One of the oldest buildings in East Hendred is what is now known as Champs Chapel. The name comes from the family Champ (relatives, of course, of the Eystons), which owned the 15th century building after Henry VIII's mischief-making dissolution of the monasteries. The building is now the home of the East Hendred museum. It opens one Sunday afternoon a month under the loving care of a small band of village residents who tend to its history. A staunch member of this splendid cadre is the redoubtable John Stevenson, who was on duty when the writer of this piece visited the Champs Chapel museum in the late summer of 2001.
"When you think of it," Stevenson said, "most of us tread lightly through life and leave nothing behind us." He was answering a question about why the Hunt family could exist in East Hendred for untold generations but leave few traces.
And yet there are traces of traces.
A few miles west of East Hendred is the market town of Wantage. The place is renowned as the birthplace of Alfred, who forged the English nation from a collection of Anglo-Saxon tribes and who is the only king honored as "the Great." In the town stands the Vale and Downland Museum, which tells the story of the folk of the Vale of White Horse. Prominent among the museum's exhibits is part of a 17th century timber-framed structure marked Hunt's Barn: East Hendred.
More Eyston gave the barn to the museum as a monument to the
farming heritage of the area. It had stood derelict, left, for some
years. It was in a part of East Hendred where the Eyston family erected
St. Amand's Catholic School in the 1860s, after Catholic
emancipation ended the days of discrimination.
That area is marked on old maps as Hunt's Farm or Hunt's End. Indeed, across from the modern school building stands a 300-year-old black-and-white-timbered house known as Hunt's Cottage, pictured right. Nowadays the house is the home of a teacher at the school.
Next door is a more modern house bearing a sign that says it is Hunt's Orchard, left. None of these properties ever belonged in a legal sense to the Hunts who farmed there. They were, of course, the property of the Eystons as lords of the manor.
A Hunt descendant looking for family tombstones in the three graveyards in East Hendred will seek mostly in vain amid the Eystons and yet more Eystons. In the Catholic churchyard of St. Mary's can be seen the graves of Henry Hunt and his family, of whom more later. A splendid stained glass window in the church pays respects to other Hunts. But there is little else. The remains of most Hunt forebears have fallen victim to a poverty that could not afford memorials and to a religious determinism.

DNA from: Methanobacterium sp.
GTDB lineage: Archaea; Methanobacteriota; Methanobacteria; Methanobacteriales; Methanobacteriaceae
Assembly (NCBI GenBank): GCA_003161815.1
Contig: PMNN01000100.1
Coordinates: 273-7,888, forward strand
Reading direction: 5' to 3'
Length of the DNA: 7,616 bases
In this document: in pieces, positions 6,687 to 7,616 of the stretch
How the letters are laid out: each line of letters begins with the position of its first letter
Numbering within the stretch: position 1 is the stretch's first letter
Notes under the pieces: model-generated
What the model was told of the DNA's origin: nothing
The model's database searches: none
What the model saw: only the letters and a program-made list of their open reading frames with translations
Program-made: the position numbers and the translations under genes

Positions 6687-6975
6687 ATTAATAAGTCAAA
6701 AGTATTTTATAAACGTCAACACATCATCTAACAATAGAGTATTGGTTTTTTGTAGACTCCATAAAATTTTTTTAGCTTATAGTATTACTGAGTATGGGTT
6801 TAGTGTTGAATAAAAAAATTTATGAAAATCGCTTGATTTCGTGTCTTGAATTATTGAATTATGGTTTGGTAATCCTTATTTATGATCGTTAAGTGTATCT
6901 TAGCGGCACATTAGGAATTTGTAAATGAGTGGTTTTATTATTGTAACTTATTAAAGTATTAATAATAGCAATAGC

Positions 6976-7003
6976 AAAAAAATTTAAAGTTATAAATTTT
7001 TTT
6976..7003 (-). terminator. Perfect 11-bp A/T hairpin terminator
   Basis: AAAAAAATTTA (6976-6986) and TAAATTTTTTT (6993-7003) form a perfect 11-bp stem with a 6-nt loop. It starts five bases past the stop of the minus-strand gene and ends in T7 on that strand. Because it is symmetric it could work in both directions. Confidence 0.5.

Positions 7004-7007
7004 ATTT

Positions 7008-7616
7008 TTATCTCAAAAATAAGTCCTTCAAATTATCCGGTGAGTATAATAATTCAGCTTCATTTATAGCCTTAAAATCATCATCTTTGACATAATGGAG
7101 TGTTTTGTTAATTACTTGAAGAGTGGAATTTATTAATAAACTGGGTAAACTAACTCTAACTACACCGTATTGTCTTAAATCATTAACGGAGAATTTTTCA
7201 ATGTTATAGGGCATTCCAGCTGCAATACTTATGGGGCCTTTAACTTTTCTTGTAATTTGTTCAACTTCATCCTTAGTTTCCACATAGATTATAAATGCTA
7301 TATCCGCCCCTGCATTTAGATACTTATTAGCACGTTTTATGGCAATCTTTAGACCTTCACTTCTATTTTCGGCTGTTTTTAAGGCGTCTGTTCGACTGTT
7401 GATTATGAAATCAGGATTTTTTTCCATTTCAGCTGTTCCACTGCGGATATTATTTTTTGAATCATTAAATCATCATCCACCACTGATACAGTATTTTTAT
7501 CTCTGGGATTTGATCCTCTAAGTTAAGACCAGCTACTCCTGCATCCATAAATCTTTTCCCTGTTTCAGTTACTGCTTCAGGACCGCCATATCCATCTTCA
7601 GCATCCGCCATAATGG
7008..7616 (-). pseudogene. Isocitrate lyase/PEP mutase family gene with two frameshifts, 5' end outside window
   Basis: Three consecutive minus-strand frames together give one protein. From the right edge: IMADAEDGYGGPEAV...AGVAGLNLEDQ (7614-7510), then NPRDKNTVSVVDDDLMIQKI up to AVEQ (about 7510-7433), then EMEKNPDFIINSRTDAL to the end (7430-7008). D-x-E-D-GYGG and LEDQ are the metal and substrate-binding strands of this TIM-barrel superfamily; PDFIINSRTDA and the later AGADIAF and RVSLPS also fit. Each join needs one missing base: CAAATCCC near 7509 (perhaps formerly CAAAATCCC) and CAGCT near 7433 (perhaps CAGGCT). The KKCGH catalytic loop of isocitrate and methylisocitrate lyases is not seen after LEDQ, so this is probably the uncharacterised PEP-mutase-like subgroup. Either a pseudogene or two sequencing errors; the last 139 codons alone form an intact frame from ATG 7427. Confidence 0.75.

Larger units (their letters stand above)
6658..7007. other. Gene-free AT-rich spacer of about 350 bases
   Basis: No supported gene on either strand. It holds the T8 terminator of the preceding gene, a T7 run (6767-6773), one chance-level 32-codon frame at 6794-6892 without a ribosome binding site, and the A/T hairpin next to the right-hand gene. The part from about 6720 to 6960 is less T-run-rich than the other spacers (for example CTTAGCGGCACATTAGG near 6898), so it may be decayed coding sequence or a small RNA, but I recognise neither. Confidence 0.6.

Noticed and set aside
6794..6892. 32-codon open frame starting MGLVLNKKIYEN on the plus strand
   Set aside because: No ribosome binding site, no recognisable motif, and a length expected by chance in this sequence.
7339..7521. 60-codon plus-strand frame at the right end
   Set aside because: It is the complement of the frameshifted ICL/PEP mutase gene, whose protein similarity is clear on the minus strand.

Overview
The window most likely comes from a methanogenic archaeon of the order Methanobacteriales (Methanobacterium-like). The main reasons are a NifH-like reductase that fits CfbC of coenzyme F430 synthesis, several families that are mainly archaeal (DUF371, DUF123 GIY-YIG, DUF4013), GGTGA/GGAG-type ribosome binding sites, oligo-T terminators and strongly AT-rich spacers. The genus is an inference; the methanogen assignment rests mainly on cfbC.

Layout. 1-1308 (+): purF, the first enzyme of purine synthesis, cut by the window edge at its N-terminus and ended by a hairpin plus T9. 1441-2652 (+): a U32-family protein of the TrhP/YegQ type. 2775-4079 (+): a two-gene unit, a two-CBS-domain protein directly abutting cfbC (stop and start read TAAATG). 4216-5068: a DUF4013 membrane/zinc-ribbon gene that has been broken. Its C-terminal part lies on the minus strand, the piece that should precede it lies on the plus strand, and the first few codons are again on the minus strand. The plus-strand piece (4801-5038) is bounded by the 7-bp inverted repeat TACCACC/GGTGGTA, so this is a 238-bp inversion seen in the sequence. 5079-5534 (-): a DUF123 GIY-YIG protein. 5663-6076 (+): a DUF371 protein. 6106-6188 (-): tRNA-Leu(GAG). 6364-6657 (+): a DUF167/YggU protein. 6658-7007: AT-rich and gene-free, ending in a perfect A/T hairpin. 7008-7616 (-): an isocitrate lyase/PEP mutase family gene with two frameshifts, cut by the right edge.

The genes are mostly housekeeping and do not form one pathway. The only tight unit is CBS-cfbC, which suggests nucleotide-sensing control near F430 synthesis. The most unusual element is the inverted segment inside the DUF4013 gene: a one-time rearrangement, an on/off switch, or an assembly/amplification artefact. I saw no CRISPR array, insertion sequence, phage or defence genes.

Adelaide Joan Hunt Batley, who was alive in the village well into her 80s, was the sole person in the village who was born a Hunt in East Hendred. Around the corner from her lived her equally elderly first cousin Gwendoline Charlton, whose mother was Mildred Mary Hunt, the sister of Joan's father. They were the last immediate family members in the village.
A bloody great stone
Joan tells why no tombstones exist for Hunt family members slumbering in the churchyards, particularly her father Alphonso Hunt, who is still well remembered in the village. He died in 1965.
"I didn't put a stone over my father and mother," she says. "I was thinking, come the resurrection, how are they going to get out if they've got a bloody great stone above them?"
Joan Batley lived out her life in a cottage on Church Street in East Hendred, a living connection to the lives of her ancestors. It was that short street, pictured right, that several Hunt family members gave as their address in the 1881 census.
Tracking them down
The name Hunt -- or rather its Anglo-Norman precurser Le Hunt -- occurs early in records of East Hendred. It pops up in several old wills and dozens upon dozens of children born in the village bore it as a surname. But over the centuries, male Hunts moved from the village, taking the name far and wide. Females married into many local families, making Hunts part of a vast cousinage in Berkshire and Oxfordshire.
The first truly identifiable ancestor of the modern Hunt family in the village was Thomas Hunt. He died in East Hendred and was buried on Oct. 6, 1776. Thomas Hunt's wife is named in records only as Anne Hunt. Her death is recorded in 1771. We can never be sure, but Thomas and Anne probably lived in the area of East Hendred shown in this modern picture, left. It is the area of the village marked on old maps as Hunt's End. The barn in the Vale and Downland Museum came from this area and both Joan Batley and Gwen Charlton lived in cottages within a stone's throw. They were living testaments to their ancestry in the village.
Thomas was born clearly early in the 18th century, or perhaps even in the 17th, because his son William Hunt was born in East Hendred on Sept. 7, 1729. A brother Thomas was born on May 31, 1731.
William married Ann Lawrence in East Hendred on April 3, 1769 and the couple had four children, William, Ann, Joseph and Thomas.
William Hunt died and was buried in East Hendred on Nov. 4, 1814.
The family trade
His son Joseph Hunt, born in East Hendred in 1771, was the first of several generations of the family to be noted in village records as a carpenter. It is a trade that Hunts practiced in the village almost up to the present day, turning out wagon wheels and coffins among other useful wooden items.